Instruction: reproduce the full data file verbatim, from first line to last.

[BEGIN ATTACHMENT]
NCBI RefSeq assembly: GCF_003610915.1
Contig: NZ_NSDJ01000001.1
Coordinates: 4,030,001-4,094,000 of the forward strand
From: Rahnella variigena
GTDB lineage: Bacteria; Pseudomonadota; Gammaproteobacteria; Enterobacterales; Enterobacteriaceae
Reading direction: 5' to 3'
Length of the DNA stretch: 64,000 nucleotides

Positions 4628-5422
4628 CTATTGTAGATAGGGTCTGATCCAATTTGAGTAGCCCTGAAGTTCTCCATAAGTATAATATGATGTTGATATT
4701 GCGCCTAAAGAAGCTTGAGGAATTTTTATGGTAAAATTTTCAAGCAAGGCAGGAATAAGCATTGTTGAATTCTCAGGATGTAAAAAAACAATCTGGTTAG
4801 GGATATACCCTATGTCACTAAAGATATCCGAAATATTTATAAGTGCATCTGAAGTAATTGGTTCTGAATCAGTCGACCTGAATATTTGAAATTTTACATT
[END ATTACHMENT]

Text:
NCBI RefSeq assembly: GCF_003610915.1
Contig: NZ_NSDJ01000001.1
Coordinates: 4,030,001-4,094,000 of the forward strand
From: Rahnella variigena
GTDB lineage: Bacteria; Pseudomonadota; Gammaproteobacteria; Enterobacterales; Enterobacteriaceae
Reading direction: 5' to 3'
Length of the DNA stretch: 64,000 nucleotides

Positions 4628-5422
4628 CTATTGTAGATAGGGTCTGATCCAATTTGAGTAGCCCTGAAGTTCTCCATAAGTATAATATGATGTTGATATT
4701 GCGCCTAAAGAAGCTTGAGGAATTTTTATGGTAAAATTTTCAAGCAAGGCAGGAATAAGCATTGTTGAATTCTCAGGATGTAAAAAAACAATCTGGTTAG
4801 GGATATACCCTATGTCACTAAAGATATCCGAAATATTTATAAGTGCATCTGAAGTAATTGGTTCTGAATCAGTCGACCTGAATATTTGAAATTTTACATT